Diversity Is Disrupting Business As Usual and Making a Difference

I’ll cut to the chase and say, yes, I think it is time to hope. We still face a mixed landscape when it comes to inclusion. We continue to see reports of pay inequity; we know artificial intelligence, which holds the hope of eliminating bias, also has the potential to learn from ours.

Sometimes it feels like we’re going backwards. There are fewer women on corporate boards than in the last 8 years and the percentage of women in the C-suite remains dismal — this despite the fact that the number of women on boards and in the C-Suite is proven to improve companies’ return on investment and return on equity.

In fact, companies with a woman in the CEO or chairperson role have performed far better than the MSCI World Index over the past eight years. And companies in the top quartile for gender diversity are 15% more likely to have higher financial returns.

The truth is, diversity is disruptive. And disruption is uncomfortable. I would point you to my colleague Gabriela Burlacu’s clear-eyed view of why disruption is uncomfortable and the backlash it can create.

Disruption is good business

There’s no denying: we live in highly-disruptive times. Unprecedented technology advances are putting pressure on traditional business practices, leadership roles, and whole industries to transform or perish. For many companies, disruption has proven to be very good business. For those interested in creating and participating in more inclusive business environments, disruption holds great promise.

Today’s businesses leaders know they must listen carefully and respond quickly and effectively to an ever-increasingly connected, informed, involved and diverse customer base, or risk being left behind. Diverse perspectives are critical to the rapid innovation today’s market demands. As Tamara McCleary points out persuasively in a recent post, “Gender Marketing: He Brain vs She Brain“, women offer another perspective. They think differently than men — and they just happen to account for 85% of all consumer purchases, including everything from autos to health care.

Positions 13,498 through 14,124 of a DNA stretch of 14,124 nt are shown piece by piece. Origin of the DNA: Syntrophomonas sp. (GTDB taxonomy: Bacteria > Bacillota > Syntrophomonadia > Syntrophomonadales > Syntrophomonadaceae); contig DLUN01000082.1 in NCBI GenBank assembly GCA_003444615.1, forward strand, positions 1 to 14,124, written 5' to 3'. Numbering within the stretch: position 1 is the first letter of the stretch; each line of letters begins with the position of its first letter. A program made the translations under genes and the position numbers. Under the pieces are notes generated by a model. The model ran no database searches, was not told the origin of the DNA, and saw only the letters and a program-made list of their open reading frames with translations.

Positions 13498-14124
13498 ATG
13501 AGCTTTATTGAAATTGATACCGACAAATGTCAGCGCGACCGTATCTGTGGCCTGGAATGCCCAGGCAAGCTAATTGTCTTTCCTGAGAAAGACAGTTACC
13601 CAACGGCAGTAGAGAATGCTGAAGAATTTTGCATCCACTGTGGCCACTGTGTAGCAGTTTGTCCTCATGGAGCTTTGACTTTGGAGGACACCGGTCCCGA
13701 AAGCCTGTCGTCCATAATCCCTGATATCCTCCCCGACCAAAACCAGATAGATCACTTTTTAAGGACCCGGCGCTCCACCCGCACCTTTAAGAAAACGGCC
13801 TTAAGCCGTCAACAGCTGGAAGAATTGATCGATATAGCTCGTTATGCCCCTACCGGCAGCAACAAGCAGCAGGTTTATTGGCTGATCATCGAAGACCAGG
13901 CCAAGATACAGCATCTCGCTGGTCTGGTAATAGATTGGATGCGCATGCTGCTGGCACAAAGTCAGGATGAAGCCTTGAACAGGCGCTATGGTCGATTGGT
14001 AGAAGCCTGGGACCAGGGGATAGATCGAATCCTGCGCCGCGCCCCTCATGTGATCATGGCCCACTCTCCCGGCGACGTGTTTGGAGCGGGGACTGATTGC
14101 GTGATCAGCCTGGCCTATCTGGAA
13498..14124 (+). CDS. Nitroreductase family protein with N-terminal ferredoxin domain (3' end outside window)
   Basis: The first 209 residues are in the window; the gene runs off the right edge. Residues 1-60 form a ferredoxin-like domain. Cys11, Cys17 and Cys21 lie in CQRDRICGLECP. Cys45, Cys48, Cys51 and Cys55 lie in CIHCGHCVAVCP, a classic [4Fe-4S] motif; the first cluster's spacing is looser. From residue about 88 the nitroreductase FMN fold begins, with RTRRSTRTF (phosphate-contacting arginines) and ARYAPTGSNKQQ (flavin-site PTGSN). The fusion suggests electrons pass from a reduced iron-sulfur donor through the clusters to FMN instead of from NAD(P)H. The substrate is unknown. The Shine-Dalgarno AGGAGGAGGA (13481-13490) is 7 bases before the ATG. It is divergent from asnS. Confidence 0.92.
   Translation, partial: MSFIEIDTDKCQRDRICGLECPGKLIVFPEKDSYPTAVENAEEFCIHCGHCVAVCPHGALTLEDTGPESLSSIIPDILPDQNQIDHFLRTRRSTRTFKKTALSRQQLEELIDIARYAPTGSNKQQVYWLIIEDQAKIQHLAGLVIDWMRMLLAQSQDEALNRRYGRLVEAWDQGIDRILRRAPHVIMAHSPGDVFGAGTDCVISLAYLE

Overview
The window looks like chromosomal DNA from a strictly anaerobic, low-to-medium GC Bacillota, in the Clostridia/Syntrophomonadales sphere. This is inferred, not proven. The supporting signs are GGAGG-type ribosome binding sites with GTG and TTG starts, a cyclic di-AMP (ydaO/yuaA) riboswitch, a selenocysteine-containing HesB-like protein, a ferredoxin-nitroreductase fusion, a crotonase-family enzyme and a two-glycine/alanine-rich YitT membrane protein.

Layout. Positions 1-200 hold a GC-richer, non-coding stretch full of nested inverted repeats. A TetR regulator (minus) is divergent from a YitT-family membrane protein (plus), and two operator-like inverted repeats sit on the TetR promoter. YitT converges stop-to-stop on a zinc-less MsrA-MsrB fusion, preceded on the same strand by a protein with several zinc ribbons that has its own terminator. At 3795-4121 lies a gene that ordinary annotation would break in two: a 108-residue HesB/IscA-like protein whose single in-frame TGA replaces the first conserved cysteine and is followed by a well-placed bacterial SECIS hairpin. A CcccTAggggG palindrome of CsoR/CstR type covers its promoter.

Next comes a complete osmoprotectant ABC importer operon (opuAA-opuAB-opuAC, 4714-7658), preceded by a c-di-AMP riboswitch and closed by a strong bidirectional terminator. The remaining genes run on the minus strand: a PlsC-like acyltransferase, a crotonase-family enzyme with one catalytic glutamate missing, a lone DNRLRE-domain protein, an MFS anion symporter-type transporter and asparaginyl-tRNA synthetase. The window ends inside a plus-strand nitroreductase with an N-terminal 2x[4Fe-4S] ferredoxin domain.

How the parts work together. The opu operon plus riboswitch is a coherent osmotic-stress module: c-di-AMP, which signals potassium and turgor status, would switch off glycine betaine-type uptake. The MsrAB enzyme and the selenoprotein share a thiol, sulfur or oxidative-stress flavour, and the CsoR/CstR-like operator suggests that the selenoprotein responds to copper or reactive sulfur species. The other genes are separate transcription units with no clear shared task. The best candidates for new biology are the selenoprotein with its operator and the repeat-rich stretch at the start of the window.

Generational shift

But there is another reason this potentially is a pivotal moment for business inclusion. The urgent need for diverse, innovative voices is coming at the same time the demographics of our workforce and business leadership is changing organically: Millennials already make up the largest group in the workforce, and now they hold nearly 20% of executive positions.

And millennials are the most diverse generation in U.S. history. They come to the workforce with a different set of values, priorities and expectations, including a belief in the business benefits of diversity. An overwhelming majority say they prefer not to work at organizations they see as unsupportive of innovation — and 40% of millennials see a lack of gender and racial/ethnic diversity as a major barrier to innovation.

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Data is our friend

However, I’m most optimistic about increasing diversity and inclusion because we now have the science to back it up. Insights gained from centralized workforce hiring, retention and performance data now allows companies to approach talent management intelligently — to make good on the promises many already have made to add much needed diversity to their workplaces and empower all their employees.

Will it be easy? No, we’ve already seen that it is not.

But increasingly it is possible to track real progress and hold leaders accountable. And, frankly, the stakes are too high for us not to bring in richly-diverse perspectives at this important moment in the evolution of technology and humankind. One of the most compelling messages I heard at the Grace Hopper Celebration came from Fei-Fei Li, Google’s chief scientist of Cloud, Artificial Intelligence and Machine Learning, who said, “We all know AI is going to change the world. The real question is: who is going to change AI?”

We get to choose: Will we reap the enormous benefits of diverse perspectives or lose our business opportunity to an irrational bias toward homogeneity, toward business as usual?

I’m hopeful that advances in technology and the next generation will not only drive the demand for diversity but help empower us to accomplish it. To get there, we each have a vital role to play. Seek out and encourage diversity in your workplace, seek out differing viewpoints and lend a voice to those from diverse perspectives – together, we can be the rising tide, we can lift all ships.

Penny Delgadillo Valencia is the Senior Vice President of Global Audience and Strategic Partner Marketing at SAP. She is responsible for the organization’s transformation into a world-class global audience marketing function, and oversee teams responsible for end-to-end engagement with line-of-business, industry and technology buying audiences, including thought leadership, campaigns and programs, services and support, and influencer relations.

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